1. Fiber. Fiber from whole foods is great for getting rid of toxins because it can bind to fat-soluble toxins in the gut and support healthy digestion and elimination[10]. There are several different kinds of fiber and each does something different for the body and your gut microbiome. For best results, eat a variety of whole foods: fresh raw fruits, vegetables, nuts and seeds, and also beans and legumes (if they agree with you).
  2. Cruciferous vegetables. These delicious veggies are great at modifying gene pathways involved in detoxification. Part of increasing longevity is avoiding terminal illnesses and these greens seem to just do the trick[11]. Good options include: broccoli, cauliflower, cabbage, and brussels sprouts.
  3. Broccoli sprouts. Speaking of cruciferous vegetables detoxification superpowers, how about broccoli sprouts? These amazing superfoods have shown to have up to 100 times the amount of cancer-fighting compounds compared to the mature broccoli[12]. One study with people that were exposed to air pollution, found that those who ate broccoli sprouts had significantly less air pollutant toxins in their body[13].
  4. Cilantro. This popular salsa ingredient was shown to offer much more than flavor, with a variety of longevity promoting nutrients[14], including an ability to chelate heavy metals, such as lead, in the digestive tract[15].

Epigenetic modifiers

Avoiding toxins (as much as possible) and eating foods that make us super detox machines are the easiest way to start combating toxins and living longer… but there are some other ways we can do to boost our detox powers including what we call epigenetic modifiers.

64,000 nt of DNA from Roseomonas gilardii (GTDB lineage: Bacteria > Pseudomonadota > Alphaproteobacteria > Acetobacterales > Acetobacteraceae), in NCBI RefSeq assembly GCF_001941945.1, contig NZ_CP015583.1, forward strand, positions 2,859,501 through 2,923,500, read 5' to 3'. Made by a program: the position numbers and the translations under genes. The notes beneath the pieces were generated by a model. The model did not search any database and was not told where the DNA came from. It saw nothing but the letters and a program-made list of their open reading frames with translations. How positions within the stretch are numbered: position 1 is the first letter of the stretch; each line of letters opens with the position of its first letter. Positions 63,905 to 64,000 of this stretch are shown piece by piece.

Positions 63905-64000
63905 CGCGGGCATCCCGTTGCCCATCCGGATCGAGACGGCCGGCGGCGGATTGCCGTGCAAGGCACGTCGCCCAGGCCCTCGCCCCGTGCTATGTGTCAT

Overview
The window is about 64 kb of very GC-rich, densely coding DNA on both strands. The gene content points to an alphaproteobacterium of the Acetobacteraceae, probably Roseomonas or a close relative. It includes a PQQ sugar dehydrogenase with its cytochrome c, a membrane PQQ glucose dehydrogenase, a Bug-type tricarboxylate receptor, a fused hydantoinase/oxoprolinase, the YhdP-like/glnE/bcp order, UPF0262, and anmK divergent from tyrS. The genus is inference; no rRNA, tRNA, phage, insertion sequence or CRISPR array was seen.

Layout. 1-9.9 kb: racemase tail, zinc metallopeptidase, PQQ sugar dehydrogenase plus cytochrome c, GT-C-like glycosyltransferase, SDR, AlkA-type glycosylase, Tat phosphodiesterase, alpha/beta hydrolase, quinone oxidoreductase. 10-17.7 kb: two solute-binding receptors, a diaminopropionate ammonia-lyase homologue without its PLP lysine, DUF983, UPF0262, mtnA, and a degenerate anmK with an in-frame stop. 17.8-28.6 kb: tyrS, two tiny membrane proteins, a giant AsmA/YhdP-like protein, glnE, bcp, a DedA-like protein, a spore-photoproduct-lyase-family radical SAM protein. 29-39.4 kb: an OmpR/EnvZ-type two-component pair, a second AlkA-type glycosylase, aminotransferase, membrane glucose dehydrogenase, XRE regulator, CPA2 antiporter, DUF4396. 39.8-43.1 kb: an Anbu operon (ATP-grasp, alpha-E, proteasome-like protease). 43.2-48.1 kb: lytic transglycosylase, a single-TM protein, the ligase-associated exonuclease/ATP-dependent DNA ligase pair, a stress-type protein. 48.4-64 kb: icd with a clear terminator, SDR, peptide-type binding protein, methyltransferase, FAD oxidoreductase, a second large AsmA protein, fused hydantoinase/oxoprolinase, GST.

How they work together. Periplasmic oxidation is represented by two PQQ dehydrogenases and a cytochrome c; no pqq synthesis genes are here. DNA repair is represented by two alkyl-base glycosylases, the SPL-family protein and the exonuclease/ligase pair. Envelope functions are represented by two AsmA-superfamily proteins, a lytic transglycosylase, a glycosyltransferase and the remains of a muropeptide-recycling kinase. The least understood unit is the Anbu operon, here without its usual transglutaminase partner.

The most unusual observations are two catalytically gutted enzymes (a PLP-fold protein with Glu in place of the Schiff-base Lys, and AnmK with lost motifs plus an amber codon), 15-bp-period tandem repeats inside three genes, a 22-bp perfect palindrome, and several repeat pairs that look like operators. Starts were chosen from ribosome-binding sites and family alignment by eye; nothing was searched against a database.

Epigenetics is the study of how our behaviors and environment can change the way our genes work[16]. In other words, our lifestyle choices can turn off “bad” genes and activate good and longevity promoting genes.

Some natural foods and herbs have various compounds shown to help regulate the epigenome,  and reverse epigenetic alterations that are associated with disease. These are known as epigenetic modifiers. Common examples include:

  • Catechins such as EGCG (green tea)
  • Curcumin (found in turmeric)
  • Quercetin
  • Resveratrol
  • Sulforaphane (found in high levels in broccoli sprouts)[17].

Interestingly enough, not only these epigenetic modifiers are great for longevity, many of them have also shown to support the body’s natural detoxification pathways.

We’ll cover them in much more details in our next article, including the ones I personally use.